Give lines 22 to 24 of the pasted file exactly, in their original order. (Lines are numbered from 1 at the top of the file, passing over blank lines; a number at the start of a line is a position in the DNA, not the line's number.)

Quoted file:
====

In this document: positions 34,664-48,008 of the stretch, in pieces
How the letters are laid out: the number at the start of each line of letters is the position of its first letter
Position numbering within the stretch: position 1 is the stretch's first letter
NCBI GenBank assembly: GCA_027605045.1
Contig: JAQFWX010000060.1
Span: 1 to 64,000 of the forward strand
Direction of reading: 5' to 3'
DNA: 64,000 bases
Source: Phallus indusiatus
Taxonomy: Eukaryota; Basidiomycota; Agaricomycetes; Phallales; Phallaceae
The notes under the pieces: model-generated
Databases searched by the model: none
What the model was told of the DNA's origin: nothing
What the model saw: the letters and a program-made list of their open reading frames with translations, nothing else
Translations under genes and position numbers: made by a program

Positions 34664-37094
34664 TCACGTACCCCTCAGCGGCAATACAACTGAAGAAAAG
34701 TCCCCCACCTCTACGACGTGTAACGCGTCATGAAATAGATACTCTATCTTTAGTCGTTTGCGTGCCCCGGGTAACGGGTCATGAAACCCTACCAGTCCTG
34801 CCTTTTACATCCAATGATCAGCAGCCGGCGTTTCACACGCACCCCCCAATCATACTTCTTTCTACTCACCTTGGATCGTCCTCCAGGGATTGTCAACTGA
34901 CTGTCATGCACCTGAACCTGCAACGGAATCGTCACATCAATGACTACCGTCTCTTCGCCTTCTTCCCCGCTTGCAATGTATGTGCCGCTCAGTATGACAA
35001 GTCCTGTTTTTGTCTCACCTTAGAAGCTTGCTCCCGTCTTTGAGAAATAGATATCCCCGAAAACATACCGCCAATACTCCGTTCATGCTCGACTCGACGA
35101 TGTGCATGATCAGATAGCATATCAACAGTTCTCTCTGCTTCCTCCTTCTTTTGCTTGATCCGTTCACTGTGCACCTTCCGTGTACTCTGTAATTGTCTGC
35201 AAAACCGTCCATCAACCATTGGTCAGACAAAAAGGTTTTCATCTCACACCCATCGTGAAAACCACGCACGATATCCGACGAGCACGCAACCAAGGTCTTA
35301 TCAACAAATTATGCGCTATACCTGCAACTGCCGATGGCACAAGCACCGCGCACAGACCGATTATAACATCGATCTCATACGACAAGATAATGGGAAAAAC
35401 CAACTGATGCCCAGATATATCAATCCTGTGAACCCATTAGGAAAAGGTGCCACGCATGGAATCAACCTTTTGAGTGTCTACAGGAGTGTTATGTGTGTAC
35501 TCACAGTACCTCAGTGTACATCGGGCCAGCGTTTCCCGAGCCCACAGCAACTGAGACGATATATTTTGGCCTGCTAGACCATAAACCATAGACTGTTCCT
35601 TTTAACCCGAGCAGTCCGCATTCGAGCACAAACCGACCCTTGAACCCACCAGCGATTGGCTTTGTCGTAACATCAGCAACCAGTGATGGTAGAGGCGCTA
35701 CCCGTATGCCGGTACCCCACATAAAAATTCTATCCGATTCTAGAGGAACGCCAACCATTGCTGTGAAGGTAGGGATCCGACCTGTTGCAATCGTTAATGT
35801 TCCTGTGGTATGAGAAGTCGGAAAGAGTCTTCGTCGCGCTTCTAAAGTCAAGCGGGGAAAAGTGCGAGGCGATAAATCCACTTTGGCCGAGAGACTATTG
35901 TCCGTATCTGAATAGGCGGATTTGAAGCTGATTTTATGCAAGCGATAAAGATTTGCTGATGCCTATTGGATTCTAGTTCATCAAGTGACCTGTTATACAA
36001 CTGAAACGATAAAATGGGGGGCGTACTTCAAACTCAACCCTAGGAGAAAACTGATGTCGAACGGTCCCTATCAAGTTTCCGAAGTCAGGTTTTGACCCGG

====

35101 TGTGCATGATCAGATAGCATATCAACAGTTCTCTCTGCTTCCTCCTTCTTTTGCTTGATCCGTTCACTGTGCACCTTCCGTGTACTCTGTAATTGTCTGC
35201 AAAACCGTCCATCAACCATTGGTCAGACAAAAAGGTTTTCATCTCACACCCATCGTGAAAACCACGCACGATATCCGACGAGCACGCAACCAAGGTCTTA
35301 TCAACAAATTATGCGCTATACCTGCAACTGCCGATGGCACAAGCACCGCGCACAGACCGATTATAACATCGATCTCATACGACAAGATAATGGGAAAAAC